If comedy equals tragedy plus time, this one is hilarious: Microsoft is now selling $25 “premium posters” to commemorate the “Red Ring of Death,” a systemic hardware failure in early Xbox 360 consoles that cost the company over $1 billion to fix.
It may be a funny story a decade and a half after the fact, but in mid-2007, the RRoD error was incredibly expensive and damaging for the then-young console and brand. Microsoft’s stopgap solution to the problem was a three-year warranty extension that was said to cost between $1.05 and $1.15 billion dollars (closer to $1.5 billion in today’s dollars). The red-ring error was caused by heat issues and “a badly designed graphics chip,” and it wasn’t fully addressed until late 2008, when a new console revision with a redesigned motherboard and cooler-running chips was released.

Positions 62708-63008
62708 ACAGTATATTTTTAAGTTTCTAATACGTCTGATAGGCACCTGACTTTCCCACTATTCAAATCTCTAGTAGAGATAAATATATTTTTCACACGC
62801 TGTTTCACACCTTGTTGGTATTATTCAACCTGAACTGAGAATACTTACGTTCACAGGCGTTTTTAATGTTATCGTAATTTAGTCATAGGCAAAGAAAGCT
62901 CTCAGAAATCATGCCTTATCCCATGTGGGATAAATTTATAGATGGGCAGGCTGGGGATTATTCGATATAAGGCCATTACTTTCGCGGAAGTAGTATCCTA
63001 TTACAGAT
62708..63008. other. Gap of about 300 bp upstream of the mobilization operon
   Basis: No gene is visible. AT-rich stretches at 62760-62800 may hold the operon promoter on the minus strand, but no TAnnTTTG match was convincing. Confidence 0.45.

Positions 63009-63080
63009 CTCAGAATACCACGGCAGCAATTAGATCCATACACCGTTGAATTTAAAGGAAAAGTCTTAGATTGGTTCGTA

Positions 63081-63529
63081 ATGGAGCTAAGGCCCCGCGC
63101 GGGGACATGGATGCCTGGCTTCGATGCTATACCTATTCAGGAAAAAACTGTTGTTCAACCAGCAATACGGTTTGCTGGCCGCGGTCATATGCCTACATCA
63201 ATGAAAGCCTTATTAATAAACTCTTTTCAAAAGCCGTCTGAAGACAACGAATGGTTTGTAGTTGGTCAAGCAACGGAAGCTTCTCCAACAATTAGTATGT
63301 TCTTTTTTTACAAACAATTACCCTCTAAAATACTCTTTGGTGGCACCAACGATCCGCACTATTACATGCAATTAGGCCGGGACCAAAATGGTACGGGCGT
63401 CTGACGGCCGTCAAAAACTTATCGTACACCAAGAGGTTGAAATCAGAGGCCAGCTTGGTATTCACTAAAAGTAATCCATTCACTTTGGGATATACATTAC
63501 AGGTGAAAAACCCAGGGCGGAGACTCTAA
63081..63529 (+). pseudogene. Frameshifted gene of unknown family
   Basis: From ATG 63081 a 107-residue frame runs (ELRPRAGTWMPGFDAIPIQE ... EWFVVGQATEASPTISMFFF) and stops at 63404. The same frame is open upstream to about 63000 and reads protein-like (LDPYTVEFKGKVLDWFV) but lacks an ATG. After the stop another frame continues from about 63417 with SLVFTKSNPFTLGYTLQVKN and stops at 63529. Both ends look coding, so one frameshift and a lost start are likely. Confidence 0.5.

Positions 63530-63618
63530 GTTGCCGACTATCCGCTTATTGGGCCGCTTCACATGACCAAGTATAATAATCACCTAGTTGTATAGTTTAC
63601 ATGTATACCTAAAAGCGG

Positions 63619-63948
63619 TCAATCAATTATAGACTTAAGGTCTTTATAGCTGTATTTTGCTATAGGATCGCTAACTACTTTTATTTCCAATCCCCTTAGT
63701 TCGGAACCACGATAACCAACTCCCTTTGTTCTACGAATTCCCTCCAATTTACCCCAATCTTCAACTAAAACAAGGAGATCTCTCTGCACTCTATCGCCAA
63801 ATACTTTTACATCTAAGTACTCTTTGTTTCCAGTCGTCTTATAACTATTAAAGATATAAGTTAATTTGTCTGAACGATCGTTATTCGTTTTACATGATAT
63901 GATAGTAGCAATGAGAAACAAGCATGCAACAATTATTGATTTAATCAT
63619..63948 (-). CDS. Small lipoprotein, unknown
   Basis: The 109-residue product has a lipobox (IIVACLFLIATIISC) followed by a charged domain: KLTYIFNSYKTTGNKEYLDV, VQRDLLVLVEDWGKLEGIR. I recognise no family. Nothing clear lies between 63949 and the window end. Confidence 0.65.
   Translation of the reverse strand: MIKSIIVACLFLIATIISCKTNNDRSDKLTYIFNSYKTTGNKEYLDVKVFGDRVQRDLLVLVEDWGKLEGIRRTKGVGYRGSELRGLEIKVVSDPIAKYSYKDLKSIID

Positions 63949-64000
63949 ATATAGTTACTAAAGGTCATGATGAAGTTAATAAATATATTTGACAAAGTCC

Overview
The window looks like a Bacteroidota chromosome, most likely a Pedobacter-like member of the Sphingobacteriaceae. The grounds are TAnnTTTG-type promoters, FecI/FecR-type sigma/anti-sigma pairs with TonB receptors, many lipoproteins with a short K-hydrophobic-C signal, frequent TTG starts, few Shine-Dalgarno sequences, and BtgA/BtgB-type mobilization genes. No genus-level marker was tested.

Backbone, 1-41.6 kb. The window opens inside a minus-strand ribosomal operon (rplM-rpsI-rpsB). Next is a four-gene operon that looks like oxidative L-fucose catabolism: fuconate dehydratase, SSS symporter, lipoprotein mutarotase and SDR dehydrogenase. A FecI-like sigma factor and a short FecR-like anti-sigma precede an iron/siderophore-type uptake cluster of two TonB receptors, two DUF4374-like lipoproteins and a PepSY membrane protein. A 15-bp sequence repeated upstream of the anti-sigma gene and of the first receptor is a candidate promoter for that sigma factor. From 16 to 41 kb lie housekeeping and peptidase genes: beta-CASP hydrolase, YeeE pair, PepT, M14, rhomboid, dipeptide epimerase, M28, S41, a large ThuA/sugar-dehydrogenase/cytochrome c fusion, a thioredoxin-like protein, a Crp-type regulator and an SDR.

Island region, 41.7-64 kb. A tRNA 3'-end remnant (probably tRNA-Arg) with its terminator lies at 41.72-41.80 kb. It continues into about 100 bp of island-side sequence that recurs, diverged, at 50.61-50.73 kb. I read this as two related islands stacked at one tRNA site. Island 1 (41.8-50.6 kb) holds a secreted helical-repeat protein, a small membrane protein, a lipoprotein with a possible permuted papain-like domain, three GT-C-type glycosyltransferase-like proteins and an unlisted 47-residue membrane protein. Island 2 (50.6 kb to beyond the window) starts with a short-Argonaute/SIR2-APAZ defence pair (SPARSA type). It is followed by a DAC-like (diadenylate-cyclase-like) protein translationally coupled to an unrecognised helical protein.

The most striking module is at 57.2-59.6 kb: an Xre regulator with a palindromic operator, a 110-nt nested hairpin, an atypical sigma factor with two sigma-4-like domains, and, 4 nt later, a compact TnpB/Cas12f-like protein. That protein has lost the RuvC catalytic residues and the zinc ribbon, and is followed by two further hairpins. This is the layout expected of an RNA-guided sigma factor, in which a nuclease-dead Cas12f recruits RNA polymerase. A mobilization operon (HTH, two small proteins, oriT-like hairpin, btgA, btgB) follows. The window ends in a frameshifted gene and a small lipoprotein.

In an interview in 2015, then-Microsoft VP Peter Moore said that the warranty extension, while expensive, was a “Tylenol moment” that helped the company prevent irreparable damage to the Xbox brand. He also credited then-CEO Steve Ballmer with the decision to spend more than $1 billion to fix the problem—”I always remember $240 million of that was FedEx,” he said. “Their stock must have gone through the roof for the next two weeks.”
The posters are part of a marketing push commemorating the 20th anniversary of the original Xbox, a campaign that includes a six-part documentary called Power On. Despite being made and marketed by Microsoft, the presence of an entire episode about the RRoD debacle suggests that it’s not intended as a hagiography.